|Introducing The New Book Raritan's Finest Hour|
Now available for sale at Agway in Raritan
|The just released book “Raritan’s Finest Hour” tells the fascinating and inspiring story of Raritan during World War II.
It covers both the battlefront experiences of the Raritan men overseas and the activities on the homefront in Raritan.
The town of Raritan’s identity is defined by the World War II heroics of John Basilone, but there were hundreds of other Raritan men and women who served their country in this epic conflict.
In total, 24 Raritan men were killed in the war. There were 23 who were awarded The Bronze Star and 3 who were awarded the Silver Star. This book tells of them.
| There are several fascinating stories in this book. One is of a Reverend from Raritan’s Third Reformed Church who volunteered to go overseas.
Reverend Rowland Koskamp first gave support to his unit as they fought across Europe. He would be taken POW at The Battle of the Bulge, briefly escape, and then be captured again.
Tragically, he was killed by friendly fire when U.S. planes accidentally bombed the prisoners when they were on a forced march.
|Joseph S. Frelinghuysen Jr.(JSF), whose family had a mansion where the Burger King is today, was captured by the Germans and assigned to a POW camp in Italy. He escaped, and after seven weeks on the run, with the aid of Italian families, he made it back to the U.S. Army. There was one family in particular that helped him, the DiGiacomantonios. After the war JSF would help them immigrant to the U.S. . They settled in Raritan, where they remain to this day.|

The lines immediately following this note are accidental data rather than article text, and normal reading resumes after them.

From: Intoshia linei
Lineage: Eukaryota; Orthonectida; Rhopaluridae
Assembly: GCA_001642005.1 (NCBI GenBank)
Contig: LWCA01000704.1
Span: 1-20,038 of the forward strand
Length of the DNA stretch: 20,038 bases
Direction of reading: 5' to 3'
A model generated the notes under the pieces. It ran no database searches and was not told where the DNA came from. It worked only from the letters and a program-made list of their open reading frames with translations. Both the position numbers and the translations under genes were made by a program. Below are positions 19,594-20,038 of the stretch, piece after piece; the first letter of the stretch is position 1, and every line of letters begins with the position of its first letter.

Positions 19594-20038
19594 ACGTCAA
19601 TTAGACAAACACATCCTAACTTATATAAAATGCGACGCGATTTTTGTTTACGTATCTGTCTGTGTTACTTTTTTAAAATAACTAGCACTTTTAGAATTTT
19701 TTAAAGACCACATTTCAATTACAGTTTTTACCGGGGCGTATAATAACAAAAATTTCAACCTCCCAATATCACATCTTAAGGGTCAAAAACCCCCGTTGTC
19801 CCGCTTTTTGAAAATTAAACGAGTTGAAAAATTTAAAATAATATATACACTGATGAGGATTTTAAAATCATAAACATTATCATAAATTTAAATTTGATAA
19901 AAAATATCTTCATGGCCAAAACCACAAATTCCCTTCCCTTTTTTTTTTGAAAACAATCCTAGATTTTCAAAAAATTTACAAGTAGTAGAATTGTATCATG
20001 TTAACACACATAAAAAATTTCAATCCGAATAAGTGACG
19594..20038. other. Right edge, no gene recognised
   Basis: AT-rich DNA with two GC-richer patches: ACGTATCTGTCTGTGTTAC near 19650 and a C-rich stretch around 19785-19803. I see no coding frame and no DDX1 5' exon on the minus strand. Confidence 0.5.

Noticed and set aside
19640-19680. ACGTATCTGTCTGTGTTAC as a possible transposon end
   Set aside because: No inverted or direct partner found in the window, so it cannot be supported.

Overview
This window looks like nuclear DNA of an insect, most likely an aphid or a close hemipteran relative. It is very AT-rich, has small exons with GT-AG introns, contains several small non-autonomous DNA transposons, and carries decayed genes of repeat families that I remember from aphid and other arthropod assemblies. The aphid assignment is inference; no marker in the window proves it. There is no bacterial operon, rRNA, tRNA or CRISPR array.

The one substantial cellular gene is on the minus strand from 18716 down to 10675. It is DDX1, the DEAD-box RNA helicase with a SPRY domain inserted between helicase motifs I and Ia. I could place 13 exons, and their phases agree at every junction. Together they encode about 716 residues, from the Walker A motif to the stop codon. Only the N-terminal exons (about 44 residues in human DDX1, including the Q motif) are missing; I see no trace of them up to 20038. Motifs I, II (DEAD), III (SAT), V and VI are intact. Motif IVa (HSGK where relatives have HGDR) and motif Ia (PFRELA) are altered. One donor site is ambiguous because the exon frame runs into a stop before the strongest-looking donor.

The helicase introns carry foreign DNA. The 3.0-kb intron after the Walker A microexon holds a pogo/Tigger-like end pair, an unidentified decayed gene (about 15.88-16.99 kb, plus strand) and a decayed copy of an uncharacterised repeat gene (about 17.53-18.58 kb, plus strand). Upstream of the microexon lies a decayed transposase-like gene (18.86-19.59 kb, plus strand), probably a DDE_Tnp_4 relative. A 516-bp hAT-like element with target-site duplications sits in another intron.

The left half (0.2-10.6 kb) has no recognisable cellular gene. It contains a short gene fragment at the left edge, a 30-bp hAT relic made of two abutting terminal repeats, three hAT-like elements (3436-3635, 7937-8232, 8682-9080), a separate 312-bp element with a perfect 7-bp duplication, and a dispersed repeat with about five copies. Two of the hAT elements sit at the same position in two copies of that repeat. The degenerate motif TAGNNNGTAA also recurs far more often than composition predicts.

|Another unique story is that of Anthony Musz. While he passed away 25 years ago and said very little of his wartime experience he left a detailed record in a scrapbook and letters that he wrote home. From them his daughters learned that their dad had become good friends with a family in Belgium during the war. His daughters were able to contact that Belgian family who said that they loved Anthony dearly – and that they were thrilled to be contacted. Last year Anthony Musz’s daughters would meet one of the members of that family.|
|Raritan had a large percentage of its population serving in the military. Over 900 Raritan men and women served in World War II.
One 14-year-old and one 39-year-old lied their about age to serve their country.
One family, the Del Rocco family, sent 5 sons into the fight. Their story is told in the book.
|On the homefront Raritan held scrap metals drives, air raid drills, and organized an active, productive chapter of The American Red Cross.|
|Hundreds of Raritan residents would work at the two local war production plants. Calco, in Bridgewater, made life saving sulfa drugs that prevented infections from battle wounds. Johns Manville, in Manville, made insulation for military vehicles such as planes and boats.|
|One Raritan tavern owner would treat “Our boys overseas” like they were his own sons. Tony Orlando sent them thousands of letters and hundreds of packages. In return, the men wrote back to him. The highlights of these letters can be found in this book.|
|Around 50 Raritan women served in the war. Two would entertain the troops. One did so overseas as a “tap dancer” in the USO, and the other as a singer at a military base on the homefront.|
|Also covered in this book are the recollections by Raritan residents from VJ Day – the spontaneous celebration that took place when the war ended.|
|The sponsor of this book is Agway in Raritan. They are an ideal sponsor as Agway owner Jeff Krachun’s dad Robert had served with honors in the war. Robert first fought with his unit against the Germans as the moved across Europe. When the war ended, Robert Krachun would serve as a guard at the now famous Nuremberg Trials. Here the top Nazi criminals would be tried for crimes against humanity. At times, Robert Krachun personally guarded the top surviving Nazi, Hermann Goring. Robert would appear in some famous war photos and video of the Nuremberg Trials.|
|The book is written by Bruce Doorly along with historical consultants John Pacifico and Peter Vitelli. It is 114 pages – and contains over 100 photographs.
“Raritan’s Finest Hour” is available for sale at Agway in Raritan. They are located on Thompson Street next to the train station. The cost is $20